incrediBILL - 7:44 am on Jan 16, 2013 (gmt 0)
Everything that comes to my sites are already filtered into 3 buckets:
1. Allowed - whitelisted crawlers given instant access
2. Blocked - automated tools blocked from data centers and a variety of other criteria
3. Browsers - appear to be valid browsers, at least by today's definition ;)
Now I'm analyzing what was assumed to be browsers that have been logged and doing more in-depth analysis.
To do this, first I've built a residential ISP rDNS filter. This filter is a big list of rDNS strings from all of the major residential ISPs. Any logged browser is then discarded if it's rDNS result has an entry on the ISP rDNS list.
Now we've basically filtered all traffic down to eliminate IPs from data centers and well known ISPs into a much smaller and very manageable list of stuff left to evaluate.
The dregs of the web.
So far I'm finding even smaller and lesser known ISPs and of course smaller and more obscure hosts and after adding much of that to the filters, I repeat and see what's left until there's hopefully nothing as everything is being filtered into the allow and deny lists.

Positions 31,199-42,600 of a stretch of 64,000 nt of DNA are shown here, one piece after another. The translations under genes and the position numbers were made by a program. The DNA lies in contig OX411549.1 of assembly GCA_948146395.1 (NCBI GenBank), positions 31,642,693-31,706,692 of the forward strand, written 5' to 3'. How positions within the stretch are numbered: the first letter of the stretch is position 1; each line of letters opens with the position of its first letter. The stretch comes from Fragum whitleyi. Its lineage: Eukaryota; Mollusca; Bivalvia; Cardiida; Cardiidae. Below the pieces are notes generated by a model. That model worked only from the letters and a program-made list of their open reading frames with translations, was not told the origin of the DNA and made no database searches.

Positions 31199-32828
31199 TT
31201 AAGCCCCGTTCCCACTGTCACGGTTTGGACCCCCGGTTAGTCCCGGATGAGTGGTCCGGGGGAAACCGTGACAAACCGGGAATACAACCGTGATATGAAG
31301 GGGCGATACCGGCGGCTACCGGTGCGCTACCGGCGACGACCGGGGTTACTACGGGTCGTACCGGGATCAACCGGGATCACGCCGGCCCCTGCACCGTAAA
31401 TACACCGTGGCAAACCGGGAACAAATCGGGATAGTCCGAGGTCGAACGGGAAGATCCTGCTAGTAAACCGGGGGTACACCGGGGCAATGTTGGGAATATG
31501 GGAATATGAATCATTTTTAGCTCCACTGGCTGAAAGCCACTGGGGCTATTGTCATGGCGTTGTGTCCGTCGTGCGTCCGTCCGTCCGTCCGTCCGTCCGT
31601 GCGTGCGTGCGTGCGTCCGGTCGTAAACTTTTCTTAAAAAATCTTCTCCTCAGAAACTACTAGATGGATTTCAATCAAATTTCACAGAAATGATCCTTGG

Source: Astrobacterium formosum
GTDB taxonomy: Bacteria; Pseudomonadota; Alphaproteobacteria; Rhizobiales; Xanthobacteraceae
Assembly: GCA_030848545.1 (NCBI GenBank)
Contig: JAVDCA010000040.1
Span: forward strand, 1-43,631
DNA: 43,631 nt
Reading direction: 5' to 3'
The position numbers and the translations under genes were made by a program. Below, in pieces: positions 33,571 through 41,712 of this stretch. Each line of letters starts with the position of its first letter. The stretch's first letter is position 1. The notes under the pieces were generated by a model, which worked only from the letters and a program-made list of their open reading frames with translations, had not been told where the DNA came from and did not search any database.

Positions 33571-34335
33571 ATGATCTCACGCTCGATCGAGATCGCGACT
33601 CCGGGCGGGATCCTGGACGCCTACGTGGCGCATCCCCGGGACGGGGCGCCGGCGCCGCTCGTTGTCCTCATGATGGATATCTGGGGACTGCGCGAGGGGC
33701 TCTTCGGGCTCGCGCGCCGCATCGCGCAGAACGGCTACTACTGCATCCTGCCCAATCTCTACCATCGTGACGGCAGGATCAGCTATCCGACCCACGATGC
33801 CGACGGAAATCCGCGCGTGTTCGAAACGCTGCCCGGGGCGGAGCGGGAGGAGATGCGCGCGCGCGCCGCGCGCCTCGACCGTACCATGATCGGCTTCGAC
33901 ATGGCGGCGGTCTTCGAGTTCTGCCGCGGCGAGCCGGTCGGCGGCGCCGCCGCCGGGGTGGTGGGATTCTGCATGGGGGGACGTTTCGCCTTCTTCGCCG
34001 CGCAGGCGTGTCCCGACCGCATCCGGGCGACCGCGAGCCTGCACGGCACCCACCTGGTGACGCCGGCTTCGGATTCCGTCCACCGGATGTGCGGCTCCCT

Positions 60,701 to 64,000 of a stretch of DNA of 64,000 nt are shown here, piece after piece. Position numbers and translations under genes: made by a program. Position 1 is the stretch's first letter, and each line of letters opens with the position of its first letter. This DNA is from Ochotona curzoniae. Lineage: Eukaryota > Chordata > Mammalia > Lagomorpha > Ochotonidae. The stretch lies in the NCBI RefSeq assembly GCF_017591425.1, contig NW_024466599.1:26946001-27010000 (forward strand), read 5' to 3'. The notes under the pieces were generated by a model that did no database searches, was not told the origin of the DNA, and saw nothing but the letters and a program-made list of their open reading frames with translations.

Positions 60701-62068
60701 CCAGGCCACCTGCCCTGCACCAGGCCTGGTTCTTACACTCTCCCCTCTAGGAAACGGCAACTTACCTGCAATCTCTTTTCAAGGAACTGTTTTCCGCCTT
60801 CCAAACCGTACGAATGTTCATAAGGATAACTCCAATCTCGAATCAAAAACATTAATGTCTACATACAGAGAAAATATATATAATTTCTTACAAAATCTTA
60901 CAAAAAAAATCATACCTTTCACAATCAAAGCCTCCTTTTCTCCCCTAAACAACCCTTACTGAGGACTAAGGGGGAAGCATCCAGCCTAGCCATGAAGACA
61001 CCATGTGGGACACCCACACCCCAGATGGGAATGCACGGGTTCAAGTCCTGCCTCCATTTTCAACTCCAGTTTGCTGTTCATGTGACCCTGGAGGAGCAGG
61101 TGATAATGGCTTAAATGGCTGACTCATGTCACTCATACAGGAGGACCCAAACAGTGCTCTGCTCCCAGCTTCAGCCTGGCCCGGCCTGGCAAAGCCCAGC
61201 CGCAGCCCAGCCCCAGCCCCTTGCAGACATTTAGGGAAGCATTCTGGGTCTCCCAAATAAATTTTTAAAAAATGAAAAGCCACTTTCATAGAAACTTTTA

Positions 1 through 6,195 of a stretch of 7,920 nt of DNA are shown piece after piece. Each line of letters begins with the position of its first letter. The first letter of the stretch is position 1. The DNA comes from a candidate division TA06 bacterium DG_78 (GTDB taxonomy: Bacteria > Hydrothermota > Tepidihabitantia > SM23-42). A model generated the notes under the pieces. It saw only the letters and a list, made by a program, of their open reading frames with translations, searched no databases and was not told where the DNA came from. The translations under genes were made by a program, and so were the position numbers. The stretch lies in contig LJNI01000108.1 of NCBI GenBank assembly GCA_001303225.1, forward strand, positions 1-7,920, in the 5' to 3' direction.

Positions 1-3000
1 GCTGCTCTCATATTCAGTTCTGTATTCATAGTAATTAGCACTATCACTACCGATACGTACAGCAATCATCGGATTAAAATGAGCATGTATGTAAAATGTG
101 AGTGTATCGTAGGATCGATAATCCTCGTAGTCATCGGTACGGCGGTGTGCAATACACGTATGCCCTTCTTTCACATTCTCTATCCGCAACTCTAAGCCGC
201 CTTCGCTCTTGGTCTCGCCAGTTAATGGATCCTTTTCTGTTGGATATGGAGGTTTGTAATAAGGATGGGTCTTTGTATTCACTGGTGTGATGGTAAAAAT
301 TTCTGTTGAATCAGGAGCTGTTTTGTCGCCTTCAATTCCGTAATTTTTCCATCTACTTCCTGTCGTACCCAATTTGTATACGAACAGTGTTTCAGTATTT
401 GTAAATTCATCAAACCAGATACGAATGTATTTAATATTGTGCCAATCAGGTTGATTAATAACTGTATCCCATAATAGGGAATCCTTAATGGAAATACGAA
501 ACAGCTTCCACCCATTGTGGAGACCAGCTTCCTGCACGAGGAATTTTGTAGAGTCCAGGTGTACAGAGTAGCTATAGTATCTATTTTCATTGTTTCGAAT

With all that filtering, what you have left is the nastiest stealth stuff that really tries hard to hide and is now easily exposed and just sitting there like a glaring sore thumb.
With IPv6 it may not be possible due to the sheer volume of IP addresses to track, but with IPv4 it's looking pretty good so far and I'm quite pleased with the results.
I think all the data miners that don't want to be found will be switching to IPv6 just to be harder to find.
Assuming ISPs continue to provide useful rDNS on IPv6 entries, maybe the solution to that problem isn't blocking data centers, but allowing business and residential ISPs only, the ultimate whitelist. Assume everything else is a data center and block it with holes punched thru that firewall as needed on a case by case basis.
Any thoughts or comments?